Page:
So with my first, I had zero experience. My mom didn’t breastfeed any of her kids. And so even when I was a younger child, when my younger sister was born, I knew how to whip up the baby formula in a bottle and feed a baby. So that’s what I knew was bottle feeding with formula. And so when I had my first baby, I didn’t have a ton of previous knowledge or experience because I just had never really been around it. Even then in 2010, which is only 10 years ago when Carter was born, there wasn’t as much widely available information on the internet as there is now. And so even if I had searched or done research, I would have been reading books or asking medical professionals for assistance. When he was born, I wanted to breastfeed because I had taken a birthing class and I was like, “Cool, this sounds great. And it’s cheaper. So let’s give this a try.” When you have a baby in the hospital, I had a lactation person come in and talk to me and kind of tell me how to do things a little bit. And so I tried that. After she came in the hospital, I was like, “I can do it. We’ll give this a try.” And then we went home and of course it takes a couple of days for your milk supply to come in. And I felt like Carter was starving. He obviously wasn’t latching well because when we went in for our two-week postpartum checkup for him to check his weight and stuff, they asked if I wanted to talk to a lactation specialist. And I said, yes, because I’m bleeding, there’s wounds. It took a while for my milk to come in as it does for every woman. And so I didn’t know what to do. Carter, I felt like he was starving. So I was supplementing with formula, kind of in this zone of, “I don’t know what to do. It hurts really bad.” So when I went in for that two-week thing, I showed the lactation specialist. It was particularly on my left side. I showed her my nipple and it was so cracked. It had like this cut like straight down the middle, almost like cutting my nipple in half. And it was deep and it was bleeding and it just wouldn’t heal. And she was like, “You could try these nipple shields, but nobody really likes these things.” And pretty much “If I were you, I would just stop.” And I was like, “Okay.” So I did. And so that was my experience with breastfeeding with my first baby. I tried it for two weeks. It was excruciatingly painful. I didn’t know what I was doing. And so I gave up and it was fine. Luckily we had the resources financially to be able to afford formula and to take care of it that way. And so we were very fortunate. But that was a pretty rough experience for my first try.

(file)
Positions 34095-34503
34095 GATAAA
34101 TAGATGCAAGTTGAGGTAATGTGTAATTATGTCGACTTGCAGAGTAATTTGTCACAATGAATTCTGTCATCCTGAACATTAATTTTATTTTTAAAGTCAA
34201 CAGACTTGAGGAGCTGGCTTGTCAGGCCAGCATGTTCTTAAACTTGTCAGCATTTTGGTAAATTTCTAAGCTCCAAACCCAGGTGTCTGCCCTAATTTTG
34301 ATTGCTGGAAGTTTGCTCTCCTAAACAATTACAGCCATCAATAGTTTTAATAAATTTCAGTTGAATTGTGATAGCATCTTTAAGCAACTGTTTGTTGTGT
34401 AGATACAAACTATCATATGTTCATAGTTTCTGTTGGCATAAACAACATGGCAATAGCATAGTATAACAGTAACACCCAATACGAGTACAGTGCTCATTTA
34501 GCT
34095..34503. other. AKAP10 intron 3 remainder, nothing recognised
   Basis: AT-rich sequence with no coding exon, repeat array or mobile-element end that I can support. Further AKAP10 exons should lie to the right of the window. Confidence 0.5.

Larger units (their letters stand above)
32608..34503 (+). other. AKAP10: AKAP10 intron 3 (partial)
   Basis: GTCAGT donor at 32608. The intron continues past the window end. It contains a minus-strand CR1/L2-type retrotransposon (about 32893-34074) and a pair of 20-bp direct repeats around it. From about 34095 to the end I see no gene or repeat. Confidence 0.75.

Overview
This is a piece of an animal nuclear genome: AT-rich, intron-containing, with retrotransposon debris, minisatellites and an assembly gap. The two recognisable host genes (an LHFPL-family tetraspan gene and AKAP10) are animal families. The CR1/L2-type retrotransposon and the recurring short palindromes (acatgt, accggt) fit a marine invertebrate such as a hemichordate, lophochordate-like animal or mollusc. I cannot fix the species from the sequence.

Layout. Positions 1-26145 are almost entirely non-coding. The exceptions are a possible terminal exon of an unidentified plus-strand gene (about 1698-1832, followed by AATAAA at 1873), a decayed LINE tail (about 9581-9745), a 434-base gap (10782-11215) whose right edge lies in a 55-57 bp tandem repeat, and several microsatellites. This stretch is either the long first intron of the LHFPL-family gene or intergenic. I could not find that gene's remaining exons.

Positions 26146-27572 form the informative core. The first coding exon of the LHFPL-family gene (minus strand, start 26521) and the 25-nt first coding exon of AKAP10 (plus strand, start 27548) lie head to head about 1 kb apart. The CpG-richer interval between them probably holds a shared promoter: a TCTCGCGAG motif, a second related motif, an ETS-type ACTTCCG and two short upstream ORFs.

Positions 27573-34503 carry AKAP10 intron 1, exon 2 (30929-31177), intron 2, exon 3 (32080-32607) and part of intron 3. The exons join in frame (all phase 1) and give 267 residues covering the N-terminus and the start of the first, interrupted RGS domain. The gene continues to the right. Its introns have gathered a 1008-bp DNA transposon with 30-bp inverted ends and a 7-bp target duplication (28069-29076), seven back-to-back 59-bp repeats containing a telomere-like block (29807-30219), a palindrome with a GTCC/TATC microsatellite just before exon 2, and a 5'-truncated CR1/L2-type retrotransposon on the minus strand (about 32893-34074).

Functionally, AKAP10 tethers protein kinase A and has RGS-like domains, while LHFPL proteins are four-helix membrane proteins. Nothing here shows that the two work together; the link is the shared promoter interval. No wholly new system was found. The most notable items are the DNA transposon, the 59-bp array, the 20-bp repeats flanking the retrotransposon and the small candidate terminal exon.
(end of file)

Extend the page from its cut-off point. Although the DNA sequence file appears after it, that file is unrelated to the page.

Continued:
Allison (07:59):

That’s so interesting. I don’t think that is uncommon experience, especially 10 years ago. I agree that stuff was just not quite as easily available as it is now. Was that a hard decision for you to kind of switch over to formula? Or was it “this is what I know anyway, so I’m okay with it”?

Nakelle (08:18):

I think I had to hear it from a lactation specialist for her to say, “If I were you, I would stop” because then it took all the pressure off of me. I felt at peace with it. I just really was stuck in this zone of not knowing what to do, if this is what it’s going to feel like forever, I just didn’t know what to do. And so having her say that to me, just kind of freed me up to make the decision that “This is okay, he’s getting formula anyway.” We were going back and forth. And so it was fine for me.

Allison (08:56):

Sometimes it just takes a professional to say, “You’re okay if you want to make this decision.” It makes it a little bit easier. It’s not a bad decision. It’s not even giving up. It’s just a change in direction. But I can totally imagine that feeling of just, “I don’t know what to do. My baby’s hungry.” Was he gaining weight okay?

Nakelle (09:15):

He was fine gaining weight. It just was so painful. And I remember even I was getting so engorged because it was so painful to breastfeed him. I would go to pump and the milk would come out orange because of all the blood that was tinting it. It was just so painful. So I think for that pregnancy and that baby and that circumstance, it was the right decision for me to move on and to do something different.

Allison (09:42):

Absolutely. And so how was it with your second one? It sounds like that wasn’t the funnest experience. Were you a little nervous to breastfeed the second one? Did you even want to?

Nakelle (09:54):